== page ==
- Trying to sell a high risk deal:
In business, higher risk sometimes indicates higher returns, however, Chinese business culture believes the opposite. Chinese businessmen are not likely to enter into a high risk deals. If the business is just a concept, they will not invest no matter how big the return might be.
- Not building a relationship first - moving too fast:
Being spontaneous could be a good thing in North America, however, Chinese people like to do business with friends and trusted referrals.
- Not doing market research:
China is a huge and diverse marketplace and thinking all of China is the same is a serious error. Market research needs to be done to understand and to plan your approach . Being selective is a smart way to start the business in China.
- Thinking “yes” means “YES”:
In Chinese business culture, they don’t like to say no to people when they meet for the first time. Just because you hear YES to everything doesn’t mean you have an agreement. One of the main reasons is for the purpose of saving face. It shows their full commitment once they have signed the contract with you.
- Trying to protect your IP without a Chinese partner:
IP protection seems to be a common concern when doing business in China. Having an exclusive agreement signed with your Chinese partner, whether its for manufacturing or distribution, is key to keeping the your IP strong. And if your Chinese partner also has shares within your company, they would not do anything behind your back to harm the business. Look at Apple Inc. as an example.
- Just going to China and hoping for the best:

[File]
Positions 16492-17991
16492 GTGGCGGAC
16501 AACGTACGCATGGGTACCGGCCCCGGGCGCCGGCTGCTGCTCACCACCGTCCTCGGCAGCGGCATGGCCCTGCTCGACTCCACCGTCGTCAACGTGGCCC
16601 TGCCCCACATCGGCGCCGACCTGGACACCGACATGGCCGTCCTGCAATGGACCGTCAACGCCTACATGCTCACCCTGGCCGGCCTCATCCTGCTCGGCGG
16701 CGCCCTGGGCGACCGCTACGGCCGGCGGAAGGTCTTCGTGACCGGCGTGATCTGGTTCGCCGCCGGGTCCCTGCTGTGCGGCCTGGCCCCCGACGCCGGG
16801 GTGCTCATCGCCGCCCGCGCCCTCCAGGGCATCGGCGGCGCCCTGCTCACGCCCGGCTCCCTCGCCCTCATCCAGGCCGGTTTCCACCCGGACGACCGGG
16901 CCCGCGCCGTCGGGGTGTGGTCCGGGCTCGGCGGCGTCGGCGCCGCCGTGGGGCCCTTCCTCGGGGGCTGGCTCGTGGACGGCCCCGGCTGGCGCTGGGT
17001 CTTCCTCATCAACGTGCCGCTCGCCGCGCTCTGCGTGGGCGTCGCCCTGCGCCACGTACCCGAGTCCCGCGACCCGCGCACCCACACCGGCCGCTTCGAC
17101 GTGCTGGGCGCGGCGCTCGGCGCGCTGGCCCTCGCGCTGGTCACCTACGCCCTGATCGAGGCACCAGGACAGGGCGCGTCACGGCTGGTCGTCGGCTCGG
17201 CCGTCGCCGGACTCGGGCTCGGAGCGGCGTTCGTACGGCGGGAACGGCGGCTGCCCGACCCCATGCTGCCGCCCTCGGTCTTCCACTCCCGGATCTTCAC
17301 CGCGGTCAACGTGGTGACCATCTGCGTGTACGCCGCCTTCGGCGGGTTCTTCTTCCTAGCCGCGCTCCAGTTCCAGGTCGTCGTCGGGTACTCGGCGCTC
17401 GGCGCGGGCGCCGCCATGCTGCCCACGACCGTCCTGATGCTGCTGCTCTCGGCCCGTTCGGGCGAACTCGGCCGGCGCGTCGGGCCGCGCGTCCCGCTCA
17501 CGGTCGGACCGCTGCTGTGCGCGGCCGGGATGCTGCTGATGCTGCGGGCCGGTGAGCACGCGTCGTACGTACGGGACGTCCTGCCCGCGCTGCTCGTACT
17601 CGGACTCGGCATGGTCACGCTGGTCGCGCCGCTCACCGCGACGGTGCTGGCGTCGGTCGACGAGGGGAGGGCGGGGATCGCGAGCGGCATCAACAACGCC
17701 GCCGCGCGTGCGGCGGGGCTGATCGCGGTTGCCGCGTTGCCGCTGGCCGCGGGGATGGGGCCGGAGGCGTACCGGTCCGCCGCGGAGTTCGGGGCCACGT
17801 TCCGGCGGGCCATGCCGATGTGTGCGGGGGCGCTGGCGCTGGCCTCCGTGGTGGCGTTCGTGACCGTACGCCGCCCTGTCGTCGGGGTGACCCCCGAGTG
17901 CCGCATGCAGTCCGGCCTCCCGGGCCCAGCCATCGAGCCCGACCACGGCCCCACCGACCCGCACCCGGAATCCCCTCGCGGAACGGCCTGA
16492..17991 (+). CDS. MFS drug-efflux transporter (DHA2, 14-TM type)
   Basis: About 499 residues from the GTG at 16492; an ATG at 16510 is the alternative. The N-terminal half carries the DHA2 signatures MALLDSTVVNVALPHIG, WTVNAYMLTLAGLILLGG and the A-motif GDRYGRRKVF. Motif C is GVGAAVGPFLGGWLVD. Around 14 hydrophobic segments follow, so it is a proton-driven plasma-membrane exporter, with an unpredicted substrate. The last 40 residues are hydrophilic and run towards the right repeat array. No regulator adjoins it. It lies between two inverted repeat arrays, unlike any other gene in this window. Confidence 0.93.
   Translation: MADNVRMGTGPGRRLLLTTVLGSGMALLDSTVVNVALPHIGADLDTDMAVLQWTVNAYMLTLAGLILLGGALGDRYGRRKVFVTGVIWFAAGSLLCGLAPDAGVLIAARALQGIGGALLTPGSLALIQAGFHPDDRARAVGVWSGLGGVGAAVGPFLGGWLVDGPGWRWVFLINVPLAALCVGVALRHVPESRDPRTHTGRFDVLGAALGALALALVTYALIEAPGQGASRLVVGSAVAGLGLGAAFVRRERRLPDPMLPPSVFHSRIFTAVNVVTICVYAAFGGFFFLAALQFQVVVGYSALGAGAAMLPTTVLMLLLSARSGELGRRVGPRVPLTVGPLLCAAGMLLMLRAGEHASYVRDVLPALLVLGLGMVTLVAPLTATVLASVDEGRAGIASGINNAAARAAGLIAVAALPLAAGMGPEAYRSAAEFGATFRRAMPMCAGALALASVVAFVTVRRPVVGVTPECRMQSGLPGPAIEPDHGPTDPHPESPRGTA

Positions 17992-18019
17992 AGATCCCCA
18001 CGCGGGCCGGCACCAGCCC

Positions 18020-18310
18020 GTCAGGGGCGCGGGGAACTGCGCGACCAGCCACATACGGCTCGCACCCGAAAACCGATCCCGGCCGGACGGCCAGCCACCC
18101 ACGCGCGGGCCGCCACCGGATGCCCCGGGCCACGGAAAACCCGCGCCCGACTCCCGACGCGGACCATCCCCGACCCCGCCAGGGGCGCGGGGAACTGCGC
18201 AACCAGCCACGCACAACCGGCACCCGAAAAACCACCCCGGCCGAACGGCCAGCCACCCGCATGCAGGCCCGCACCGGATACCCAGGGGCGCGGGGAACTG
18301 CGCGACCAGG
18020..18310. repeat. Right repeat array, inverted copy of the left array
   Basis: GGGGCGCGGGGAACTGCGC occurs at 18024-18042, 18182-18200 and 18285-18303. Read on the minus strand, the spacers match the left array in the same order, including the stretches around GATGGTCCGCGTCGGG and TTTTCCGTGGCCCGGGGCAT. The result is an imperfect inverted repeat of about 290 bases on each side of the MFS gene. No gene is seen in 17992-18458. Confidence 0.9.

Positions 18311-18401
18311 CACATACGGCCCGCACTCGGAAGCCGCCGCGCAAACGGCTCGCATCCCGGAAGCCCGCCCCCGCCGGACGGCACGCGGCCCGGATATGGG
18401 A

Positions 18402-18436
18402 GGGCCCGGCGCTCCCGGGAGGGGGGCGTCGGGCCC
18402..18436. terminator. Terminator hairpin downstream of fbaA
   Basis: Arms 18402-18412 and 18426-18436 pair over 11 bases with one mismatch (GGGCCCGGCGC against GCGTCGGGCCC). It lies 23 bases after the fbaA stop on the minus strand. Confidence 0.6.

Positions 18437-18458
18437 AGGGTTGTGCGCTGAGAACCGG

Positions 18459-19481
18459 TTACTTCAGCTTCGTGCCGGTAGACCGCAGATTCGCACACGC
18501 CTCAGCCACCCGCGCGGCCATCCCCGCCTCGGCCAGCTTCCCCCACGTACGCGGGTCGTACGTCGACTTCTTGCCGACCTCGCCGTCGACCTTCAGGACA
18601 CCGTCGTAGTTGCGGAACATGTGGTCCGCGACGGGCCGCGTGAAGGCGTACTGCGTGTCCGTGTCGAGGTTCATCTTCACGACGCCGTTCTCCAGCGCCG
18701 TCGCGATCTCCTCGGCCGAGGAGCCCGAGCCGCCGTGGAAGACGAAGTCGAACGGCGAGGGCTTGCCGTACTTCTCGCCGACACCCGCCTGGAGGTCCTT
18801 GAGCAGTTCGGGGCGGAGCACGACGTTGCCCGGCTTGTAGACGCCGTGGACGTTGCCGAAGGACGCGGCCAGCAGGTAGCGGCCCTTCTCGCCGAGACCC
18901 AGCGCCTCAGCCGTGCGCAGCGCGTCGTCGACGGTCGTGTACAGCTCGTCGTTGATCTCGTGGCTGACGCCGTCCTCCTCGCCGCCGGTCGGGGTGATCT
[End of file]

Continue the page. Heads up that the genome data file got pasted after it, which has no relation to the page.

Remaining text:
Chinese business is very competitive and to dive in without any personal introductions can be very frustrating. It is always better to find an experienced team to help facilitate the process and arrange initial contact locally so you can go to China with a direction. A professional team can always help you to screen and select the best candidate in the beginning. It saves money, time and energy.
- Being ignorant of Chinese culture:
The Chinese have a very rich culture with lots of history. It is always better to establish a good friendship first before entering into a business relationship. Learning some common cultural etiquette such as always giving away and receiving a business card with both hands to show your respect will go a long way too. And what you don’t know about business dining and drinking culture can make it almost impossible to build a successful relationship. Of course it goes without saying that learning a few key phrases in Chinese is also a wise move - just make sure your pronunciation won’t get you in trouble.